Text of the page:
Click here to view
|Figure 9: The Bungaboar Male Cult House being consecrated in 1981. The remains of the same building in the aftermath of the tsunami of March 2011 in Japan|
Click here to view
|Figure 10: Houses in a new village built on the inland side of the Murik Lakes in the aftermath of the tsunami of March 2011 in Japan|
Click here to view
Several miles down the coast to the east of Big Murik, Darapap village [Figure 2] also suffered extensive damage from that same tsunami. Yet another new channel had broken into a lake from the sea. 23 Beach sand had pored through it, disrupting that lake's biodiversity and making it too shallow to navigate at low tide. The leaves of the coconut palms I observed were yellowish in color. They bore no fruit, having evidently been poisoned by the salinity of the big waves. The tides had tossed logs about the village and had dug out huge depressions beneath some of the houses. One building had been swept away. The village was suffering.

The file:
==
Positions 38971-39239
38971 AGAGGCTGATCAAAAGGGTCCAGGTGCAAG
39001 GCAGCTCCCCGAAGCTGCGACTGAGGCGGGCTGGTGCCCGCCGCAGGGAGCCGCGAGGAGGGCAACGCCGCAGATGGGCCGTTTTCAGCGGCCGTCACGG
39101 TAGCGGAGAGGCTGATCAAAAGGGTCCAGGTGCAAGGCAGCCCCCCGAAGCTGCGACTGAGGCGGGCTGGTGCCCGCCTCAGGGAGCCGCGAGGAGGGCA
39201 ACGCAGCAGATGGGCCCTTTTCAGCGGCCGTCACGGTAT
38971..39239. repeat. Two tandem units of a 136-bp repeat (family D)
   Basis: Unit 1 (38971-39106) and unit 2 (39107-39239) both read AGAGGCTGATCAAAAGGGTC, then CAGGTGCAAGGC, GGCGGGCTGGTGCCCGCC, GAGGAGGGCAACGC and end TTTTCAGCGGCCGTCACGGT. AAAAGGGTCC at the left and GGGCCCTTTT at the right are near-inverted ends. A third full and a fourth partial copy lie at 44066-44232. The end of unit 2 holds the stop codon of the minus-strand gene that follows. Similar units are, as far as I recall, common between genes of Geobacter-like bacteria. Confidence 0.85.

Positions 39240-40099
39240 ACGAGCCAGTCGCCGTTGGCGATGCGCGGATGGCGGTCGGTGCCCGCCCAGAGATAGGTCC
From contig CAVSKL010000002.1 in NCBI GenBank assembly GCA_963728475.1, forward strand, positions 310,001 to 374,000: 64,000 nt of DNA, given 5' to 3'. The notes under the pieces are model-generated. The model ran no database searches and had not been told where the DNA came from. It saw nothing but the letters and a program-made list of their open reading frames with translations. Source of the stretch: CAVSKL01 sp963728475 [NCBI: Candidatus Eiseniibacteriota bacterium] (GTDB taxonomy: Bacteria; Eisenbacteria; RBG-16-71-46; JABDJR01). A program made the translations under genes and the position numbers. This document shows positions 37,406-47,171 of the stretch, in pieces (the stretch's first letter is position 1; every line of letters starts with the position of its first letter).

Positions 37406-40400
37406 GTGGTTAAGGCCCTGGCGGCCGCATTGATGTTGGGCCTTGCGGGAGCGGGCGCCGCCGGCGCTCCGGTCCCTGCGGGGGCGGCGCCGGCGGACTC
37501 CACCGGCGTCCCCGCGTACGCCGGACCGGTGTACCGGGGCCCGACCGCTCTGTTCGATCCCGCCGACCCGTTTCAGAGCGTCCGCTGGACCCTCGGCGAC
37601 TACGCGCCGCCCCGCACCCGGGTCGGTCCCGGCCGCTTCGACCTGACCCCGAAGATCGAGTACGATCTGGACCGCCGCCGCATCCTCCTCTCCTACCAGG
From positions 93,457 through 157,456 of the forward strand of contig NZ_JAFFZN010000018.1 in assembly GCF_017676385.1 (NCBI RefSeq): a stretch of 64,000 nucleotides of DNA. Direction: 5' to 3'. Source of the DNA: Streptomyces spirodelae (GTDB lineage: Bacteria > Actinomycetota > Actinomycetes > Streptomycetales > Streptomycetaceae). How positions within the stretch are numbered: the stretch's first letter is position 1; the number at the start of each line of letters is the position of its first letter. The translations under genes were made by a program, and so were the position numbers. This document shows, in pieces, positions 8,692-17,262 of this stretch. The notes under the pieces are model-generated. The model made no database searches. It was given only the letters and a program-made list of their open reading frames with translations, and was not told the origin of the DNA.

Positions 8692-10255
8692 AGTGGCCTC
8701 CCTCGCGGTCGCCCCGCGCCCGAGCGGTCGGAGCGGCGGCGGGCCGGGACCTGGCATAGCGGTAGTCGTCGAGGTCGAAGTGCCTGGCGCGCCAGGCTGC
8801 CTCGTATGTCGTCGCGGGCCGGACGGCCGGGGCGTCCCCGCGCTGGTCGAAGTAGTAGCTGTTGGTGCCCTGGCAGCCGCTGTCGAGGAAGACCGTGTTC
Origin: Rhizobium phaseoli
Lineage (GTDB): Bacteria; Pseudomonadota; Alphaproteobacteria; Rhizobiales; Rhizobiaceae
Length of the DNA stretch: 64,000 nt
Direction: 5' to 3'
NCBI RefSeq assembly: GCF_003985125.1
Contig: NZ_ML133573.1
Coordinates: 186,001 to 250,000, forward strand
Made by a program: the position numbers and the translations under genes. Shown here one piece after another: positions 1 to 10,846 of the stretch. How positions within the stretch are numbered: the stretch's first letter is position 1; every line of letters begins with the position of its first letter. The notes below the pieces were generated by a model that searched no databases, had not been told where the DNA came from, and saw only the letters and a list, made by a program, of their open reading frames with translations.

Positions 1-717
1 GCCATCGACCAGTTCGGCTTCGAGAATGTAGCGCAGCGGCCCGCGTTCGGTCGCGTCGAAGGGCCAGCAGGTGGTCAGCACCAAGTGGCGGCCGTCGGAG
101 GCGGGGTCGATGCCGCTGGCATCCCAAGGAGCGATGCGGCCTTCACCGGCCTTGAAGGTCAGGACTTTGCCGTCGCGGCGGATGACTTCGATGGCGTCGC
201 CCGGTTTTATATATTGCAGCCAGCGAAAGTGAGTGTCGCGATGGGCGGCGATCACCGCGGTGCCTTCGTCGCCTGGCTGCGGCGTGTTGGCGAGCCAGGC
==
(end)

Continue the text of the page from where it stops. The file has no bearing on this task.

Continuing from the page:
There was intense interest in the political theatre surrounding the future of Prime Minister Somare, who had been removed from office in August 2011, while recuperating from an open heart surgery in Singapore; interest that was tinged with sympathy for perceived slights to his honor on the national stage. I did not hear one word about compensation for loss of land, however. Nothing was said about the injustice of rising sea-levels. Moreover, I also noted a complete absence of discussion about moving up the coast to Matabau. Instead, Darapap villagers talked about the possibility of starting a new community on the inland side of the lakes, a plan that was rumored to be supported by funds from the national government. 24 There was no question that the location belonged to them, not as tribal 'Murik', but rather as descendants of particular, individually named, migrant ancestors, and that, from the point of view of property rights, this adaptation was possible, particularly should the government build a road that might link up with current roads to the provincial capital and regional markets [Figure 10].